“The State Department of Health has sent letters to 800 homes in Westhampton Beach and Quogue asking residents to participate in a study that will test participants’ blood for toxins that have recently been found in private water wells near Francis S. Gabreski Airport, even though the residents are now connected to public water.

The contaminants, perfluorooctane sulfonic acid, or PFOS, and per- and poly-fluoroalkyl substances, or PFAS, were detected by the Suffolk County Health Department in Westhampton Beach in 2016 and are thought to have been derived from firefighting foam used during training sessions at Gabreski.

In recent months, high concentrations of the chemicals, which can cause negative health effects, according to the U.S. Environmental Protection Agency, have also been detected in East Quogue, Hampton Bays, Wainscott and East Hampton. In most cases, firefighting foam used until the early 2000s is believed to be the cause.

‘As in other communities affected by elevated levels of emerging and unregulated contaminants found in drinking water, the Department of Health has initiated a biomonitoring or blood testing program, to measure PFOA and PFOS blood levels in a random selected sample of Westhampton Beach and Quogue residents on public drinking water,’ said Erin Silk, a State Department of Health spokeswoman.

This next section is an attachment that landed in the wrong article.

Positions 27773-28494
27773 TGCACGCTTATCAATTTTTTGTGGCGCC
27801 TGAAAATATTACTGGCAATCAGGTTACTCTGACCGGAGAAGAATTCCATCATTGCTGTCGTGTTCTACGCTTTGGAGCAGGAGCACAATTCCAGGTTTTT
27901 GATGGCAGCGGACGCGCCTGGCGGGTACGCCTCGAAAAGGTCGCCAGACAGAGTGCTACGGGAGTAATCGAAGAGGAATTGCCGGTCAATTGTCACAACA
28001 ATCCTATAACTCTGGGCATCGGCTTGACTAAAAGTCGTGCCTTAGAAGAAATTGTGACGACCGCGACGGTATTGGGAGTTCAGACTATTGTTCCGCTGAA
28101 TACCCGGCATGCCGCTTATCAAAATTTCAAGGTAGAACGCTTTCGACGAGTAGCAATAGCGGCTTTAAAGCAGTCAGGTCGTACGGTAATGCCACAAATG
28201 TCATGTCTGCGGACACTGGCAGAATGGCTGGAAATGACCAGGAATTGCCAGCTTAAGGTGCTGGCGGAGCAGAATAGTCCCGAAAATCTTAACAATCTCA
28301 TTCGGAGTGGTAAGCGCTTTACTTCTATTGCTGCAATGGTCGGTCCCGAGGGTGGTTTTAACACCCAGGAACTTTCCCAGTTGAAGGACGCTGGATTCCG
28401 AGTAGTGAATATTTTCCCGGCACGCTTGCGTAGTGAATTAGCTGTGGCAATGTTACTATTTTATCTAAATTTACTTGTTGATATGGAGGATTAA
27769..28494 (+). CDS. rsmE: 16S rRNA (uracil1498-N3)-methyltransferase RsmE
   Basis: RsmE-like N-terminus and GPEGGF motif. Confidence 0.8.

Suffolk County Legislator Bridget Fleming said she was notified of the study and said the blood tests are being conducted for informational purposes. According to Ms. Fleming, results from Westhampton and Quogue residents will be compared with results collected from people throughout the country in an effort to determine the amount of PFOS and PFAS in local residents who are believed to have drunk or came in contact with contaminated water.

“The people being asked to participate in the study are now connected to public water, their drinking water is safe, but testing is being done because there is a potential that they were exposed to the chemicals years ago,” Ms. Fleming said.”

Read the full article by Elsie Boskamp